Like a lot of kids I started playing music in the school band in the 5th grade. I played alto-saxophone in the concert band and in jazz band up through high school. I took Greg Boehme’s guitar class at Shorecrest, learning classical style-finger picking along with a dense repertoire of 60’s and 70’s folk and rock tunes.

I took Andy Barker’s creative writing class and became fascinated with the way that collections of words and metaphors could paint pictures that you could match with collections of sounds and melodies and I started writing my first lyrical songs in the breezeways of the old Shorecrest High when I was seventeen.

Through High School and college I wrote songs out of a personal need for self-expression, but I didn’t share them with anyone. I filled old shoeboxes with lyric sheets and cassette tapes of my music, and I stashed them under my bed.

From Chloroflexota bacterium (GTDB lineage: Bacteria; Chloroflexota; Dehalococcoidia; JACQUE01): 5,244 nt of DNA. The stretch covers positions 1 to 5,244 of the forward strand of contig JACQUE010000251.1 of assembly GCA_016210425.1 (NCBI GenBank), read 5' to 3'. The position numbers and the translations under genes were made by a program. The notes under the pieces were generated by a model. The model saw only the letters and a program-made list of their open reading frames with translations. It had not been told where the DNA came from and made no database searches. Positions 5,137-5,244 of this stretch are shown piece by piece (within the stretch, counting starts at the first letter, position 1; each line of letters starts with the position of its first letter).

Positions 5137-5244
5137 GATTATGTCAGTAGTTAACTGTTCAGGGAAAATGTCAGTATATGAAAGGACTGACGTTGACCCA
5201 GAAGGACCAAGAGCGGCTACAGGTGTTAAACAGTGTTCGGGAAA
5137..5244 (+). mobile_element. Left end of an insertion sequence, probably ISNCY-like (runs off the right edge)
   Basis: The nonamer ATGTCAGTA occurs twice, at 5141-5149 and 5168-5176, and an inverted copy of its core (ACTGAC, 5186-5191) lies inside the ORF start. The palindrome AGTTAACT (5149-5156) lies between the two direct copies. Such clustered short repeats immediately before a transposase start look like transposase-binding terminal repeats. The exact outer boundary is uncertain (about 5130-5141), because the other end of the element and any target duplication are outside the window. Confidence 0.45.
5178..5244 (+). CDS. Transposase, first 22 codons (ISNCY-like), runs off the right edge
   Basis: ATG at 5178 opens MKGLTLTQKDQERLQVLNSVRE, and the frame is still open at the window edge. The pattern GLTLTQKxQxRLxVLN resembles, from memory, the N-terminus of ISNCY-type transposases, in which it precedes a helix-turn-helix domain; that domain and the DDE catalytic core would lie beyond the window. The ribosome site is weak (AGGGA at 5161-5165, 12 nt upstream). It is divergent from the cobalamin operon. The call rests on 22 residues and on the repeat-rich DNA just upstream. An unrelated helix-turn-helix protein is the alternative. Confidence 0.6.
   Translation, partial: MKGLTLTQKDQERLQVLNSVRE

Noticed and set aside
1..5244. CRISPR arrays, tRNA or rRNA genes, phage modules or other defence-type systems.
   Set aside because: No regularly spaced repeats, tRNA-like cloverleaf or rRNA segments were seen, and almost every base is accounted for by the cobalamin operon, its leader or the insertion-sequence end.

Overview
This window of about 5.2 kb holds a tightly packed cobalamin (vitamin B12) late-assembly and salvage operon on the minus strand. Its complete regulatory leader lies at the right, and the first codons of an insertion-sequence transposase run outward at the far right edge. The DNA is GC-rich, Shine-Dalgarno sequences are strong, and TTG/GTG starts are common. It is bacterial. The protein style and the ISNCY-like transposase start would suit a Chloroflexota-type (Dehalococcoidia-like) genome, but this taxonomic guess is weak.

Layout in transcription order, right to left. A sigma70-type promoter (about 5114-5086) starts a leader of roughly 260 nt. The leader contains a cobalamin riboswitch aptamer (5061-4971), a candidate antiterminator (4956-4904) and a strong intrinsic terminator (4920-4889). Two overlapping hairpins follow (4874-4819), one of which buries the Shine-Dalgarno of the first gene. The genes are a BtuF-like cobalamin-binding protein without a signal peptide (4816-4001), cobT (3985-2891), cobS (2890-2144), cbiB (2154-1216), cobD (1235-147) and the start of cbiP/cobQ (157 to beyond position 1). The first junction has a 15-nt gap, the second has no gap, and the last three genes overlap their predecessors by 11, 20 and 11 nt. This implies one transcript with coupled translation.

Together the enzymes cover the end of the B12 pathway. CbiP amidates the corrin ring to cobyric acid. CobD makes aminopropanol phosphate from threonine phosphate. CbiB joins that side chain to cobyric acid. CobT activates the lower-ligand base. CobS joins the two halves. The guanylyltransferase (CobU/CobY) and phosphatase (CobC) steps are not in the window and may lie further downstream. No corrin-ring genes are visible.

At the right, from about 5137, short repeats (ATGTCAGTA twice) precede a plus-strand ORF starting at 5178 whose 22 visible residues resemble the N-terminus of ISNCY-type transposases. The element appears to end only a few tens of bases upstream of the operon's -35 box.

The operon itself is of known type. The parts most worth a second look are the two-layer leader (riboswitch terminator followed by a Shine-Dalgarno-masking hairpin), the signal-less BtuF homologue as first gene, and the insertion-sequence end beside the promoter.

I don’t know if I was scared to risk rejection, or if it just never really occurred to me that anyone else would want to hear what I was writing, but for several years I didn’t have much of an interest in playing my songs for other people. But during college I went with some friends to a cabin at a lake in the east cascade foothills and they coaxed me into playing them some of the songs I had been writing. They told me that they thought the songs were good and that if I booked some shows they would come out to hear me play.

I was just barely 21 with no experience in the music business and no connections in the local music scene. But after that weekend I had this itch. I wanted to try my songs out on other people - people that didn’t know me. But where could I go to play my songs in public?

Well, one of the very first places I performed publicly was on this stage - here at Third Place Commons.